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The peak-end rule

It turns out that, when considering how enjoyable, or indeed how painful something was, we don’t mentally do an average enjoyment check to decide if it was good or bad. Our minds are swayed by the peak and end levels. So, an experience that may have been dull for most of it, if it had a cracking bit in the middle and ended on a high will generally be remembered as more enjoyable than something that was decent all the way through but never reached those highs.

Here’s a classic study of this — on the pain side — from Dan Kahneman:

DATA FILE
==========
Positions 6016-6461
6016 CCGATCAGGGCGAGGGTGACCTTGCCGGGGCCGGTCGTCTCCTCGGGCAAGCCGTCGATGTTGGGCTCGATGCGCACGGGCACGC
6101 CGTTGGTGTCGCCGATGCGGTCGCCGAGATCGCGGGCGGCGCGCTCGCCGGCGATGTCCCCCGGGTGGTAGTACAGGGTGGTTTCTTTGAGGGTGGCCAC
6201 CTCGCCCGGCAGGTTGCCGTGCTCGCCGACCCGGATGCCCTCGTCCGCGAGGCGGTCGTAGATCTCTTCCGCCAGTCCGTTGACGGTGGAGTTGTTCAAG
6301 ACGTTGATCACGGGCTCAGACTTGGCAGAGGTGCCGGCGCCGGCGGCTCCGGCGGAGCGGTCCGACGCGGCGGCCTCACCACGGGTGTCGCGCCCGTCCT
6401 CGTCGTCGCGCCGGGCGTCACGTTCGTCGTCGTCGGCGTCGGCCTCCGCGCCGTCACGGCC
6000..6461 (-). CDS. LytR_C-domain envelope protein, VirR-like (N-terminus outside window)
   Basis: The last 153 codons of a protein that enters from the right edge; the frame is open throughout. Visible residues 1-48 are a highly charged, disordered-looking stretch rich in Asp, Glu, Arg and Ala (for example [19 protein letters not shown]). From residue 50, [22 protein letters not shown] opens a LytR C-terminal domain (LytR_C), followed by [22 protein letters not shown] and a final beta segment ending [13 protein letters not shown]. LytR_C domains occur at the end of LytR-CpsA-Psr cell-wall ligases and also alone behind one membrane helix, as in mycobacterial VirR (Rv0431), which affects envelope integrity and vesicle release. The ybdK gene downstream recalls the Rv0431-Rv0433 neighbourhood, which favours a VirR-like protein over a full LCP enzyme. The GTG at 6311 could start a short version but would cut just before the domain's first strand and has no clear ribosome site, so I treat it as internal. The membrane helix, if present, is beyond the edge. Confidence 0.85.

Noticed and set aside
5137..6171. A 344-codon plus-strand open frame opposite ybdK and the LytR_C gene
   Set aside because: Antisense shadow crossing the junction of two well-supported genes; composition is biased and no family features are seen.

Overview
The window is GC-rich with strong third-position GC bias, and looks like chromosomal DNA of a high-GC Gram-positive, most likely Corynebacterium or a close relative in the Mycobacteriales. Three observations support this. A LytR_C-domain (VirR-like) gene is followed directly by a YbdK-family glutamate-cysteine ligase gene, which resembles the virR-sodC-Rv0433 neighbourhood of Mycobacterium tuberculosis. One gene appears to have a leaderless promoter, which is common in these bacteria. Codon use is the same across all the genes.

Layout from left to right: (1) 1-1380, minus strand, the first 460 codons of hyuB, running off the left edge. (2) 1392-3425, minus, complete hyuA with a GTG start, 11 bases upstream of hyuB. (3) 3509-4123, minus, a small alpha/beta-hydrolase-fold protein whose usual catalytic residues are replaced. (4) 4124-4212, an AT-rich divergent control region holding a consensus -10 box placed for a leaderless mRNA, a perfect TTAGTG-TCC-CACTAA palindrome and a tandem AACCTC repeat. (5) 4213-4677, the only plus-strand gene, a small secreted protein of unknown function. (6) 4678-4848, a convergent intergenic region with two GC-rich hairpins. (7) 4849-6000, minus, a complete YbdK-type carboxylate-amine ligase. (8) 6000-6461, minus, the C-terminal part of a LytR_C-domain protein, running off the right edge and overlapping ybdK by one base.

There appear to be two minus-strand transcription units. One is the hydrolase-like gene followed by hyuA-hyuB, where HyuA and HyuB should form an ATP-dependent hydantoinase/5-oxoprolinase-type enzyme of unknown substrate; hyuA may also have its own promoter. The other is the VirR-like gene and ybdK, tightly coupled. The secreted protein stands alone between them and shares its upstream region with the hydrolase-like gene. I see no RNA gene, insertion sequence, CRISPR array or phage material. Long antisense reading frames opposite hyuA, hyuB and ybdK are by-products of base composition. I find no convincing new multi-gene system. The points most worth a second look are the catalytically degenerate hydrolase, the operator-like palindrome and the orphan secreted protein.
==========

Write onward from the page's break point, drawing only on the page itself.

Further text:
Kahneman and his associates showed, in 1993 that participants exposed to 30 seconds of 14 degree ice water (very cold!) rated the experience as more painful than participants exposed to 90 seconds of exposure to 60 seconds of 14 degree ice water plus 30 additional seconds of 15 degree ice water. In other words, participants found the 90 seconds of ice water exposure less painful than those exposed to 60 seconds of nearly equally cold water because the 90 seconds ended with exposure to a “warmer” stimulus. We will rate an experience as less painful, then, if it ends on a slightly less painful way. The “peak end” in this case was a one degree difference in water temperature.

Susan Krauss-Whitbourne PhD, Happiness: it’s all about the ending, Psychology Today.

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